5.  Take Your Dog to School

Most common pet stores have puppy and beginning dog training classes. Taking your dog to obedience class can help you learn more about how to communicate with your dog while building a stronger bond as you see him accomplish goals and learn from you.

Dog school can also help nervous adult dogs build confidence. At dog class, you will also learn about how to properly recall your dog in case he gets loose. This is invaluable in emergency situations. Dog school can also minimize unwanted behaviors like jumping up on guests or snapping at treats.

 

6. Get the Gear You Know You’ll Need for Your New Dog

If you’re getting a puppy, you’ll have to upgrade collars as your puppy becomes a dog. If you’re bringing home a full-grown bundle of dog love, you will want to start with a basic leash and collar, and then find a harness or collar that works best for your dog. If you have a dog that pulls a lot, front-clipping harnesses work really well, while some smaller breed dogs like Papillons need a soft harness for their tiny bodies.

 

You’ll also want:

  • A leash. When leash-training, you’ll probably want a 4-foot leash. You can also find leashes for different activities like running and hiking.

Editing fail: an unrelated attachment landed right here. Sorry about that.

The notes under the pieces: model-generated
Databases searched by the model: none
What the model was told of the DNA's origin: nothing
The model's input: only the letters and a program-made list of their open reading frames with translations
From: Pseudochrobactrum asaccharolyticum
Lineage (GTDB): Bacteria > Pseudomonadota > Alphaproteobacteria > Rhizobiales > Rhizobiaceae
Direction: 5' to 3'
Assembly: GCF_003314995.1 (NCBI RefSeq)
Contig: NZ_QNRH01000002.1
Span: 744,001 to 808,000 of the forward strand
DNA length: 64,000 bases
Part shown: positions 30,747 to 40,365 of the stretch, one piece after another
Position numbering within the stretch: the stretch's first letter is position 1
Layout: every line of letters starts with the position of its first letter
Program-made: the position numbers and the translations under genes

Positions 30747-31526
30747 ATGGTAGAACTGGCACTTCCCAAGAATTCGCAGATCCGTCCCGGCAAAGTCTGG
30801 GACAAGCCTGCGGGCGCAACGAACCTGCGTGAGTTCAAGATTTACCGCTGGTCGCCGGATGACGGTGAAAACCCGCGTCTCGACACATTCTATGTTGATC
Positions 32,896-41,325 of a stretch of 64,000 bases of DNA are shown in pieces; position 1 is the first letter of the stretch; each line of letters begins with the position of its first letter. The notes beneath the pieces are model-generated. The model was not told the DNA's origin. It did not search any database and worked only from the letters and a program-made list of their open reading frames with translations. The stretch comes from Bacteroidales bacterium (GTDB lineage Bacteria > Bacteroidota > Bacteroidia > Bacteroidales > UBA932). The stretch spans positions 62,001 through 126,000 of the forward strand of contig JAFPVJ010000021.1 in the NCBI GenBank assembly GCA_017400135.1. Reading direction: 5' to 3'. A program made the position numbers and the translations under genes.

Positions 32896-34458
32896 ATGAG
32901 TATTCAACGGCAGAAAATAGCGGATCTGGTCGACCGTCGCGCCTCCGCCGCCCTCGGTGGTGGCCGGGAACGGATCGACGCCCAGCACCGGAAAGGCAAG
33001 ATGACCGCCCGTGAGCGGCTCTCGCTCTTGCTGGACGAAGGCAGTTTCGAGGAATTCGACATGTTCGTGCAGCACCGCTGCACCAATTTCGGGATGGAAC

• A variety of toys: different dogs have different tastes when it comes to their toys. Some dogs love rubber chew toys while others love stuffed toys with squeakers.
  • You’ll want a bowl for food and a bowl for water. Always make sure your dog has access to fresh water throughout the day. When potty training, you may want to pick up the bowl an hour or so before bed.
  • A dog crate. Crate training, when done correctly, can alleviate a lot of stress for new dog parents. Find a comfy crate cushion and make sure the crate is the proper size for your dog. Remember to always leave your dog’s crate open and available when you’re home and over time he will begin to see his crate as a safe space and den.
  • Food. As your dog ages, his dietary needs will change. Most dog foods come in puppy varieties that are easy to digest and will help your pup to grow up strong and healthy. If you’re bringing home an adult dog, don’t commit to a jumbo-size bag of food, just in case your dog has a sensitivity to it.
  • A dog brush. Long-haired dogs will need to be brushed regularly and taken to the groomer to make sure their coats are smooth, silky, and pettable.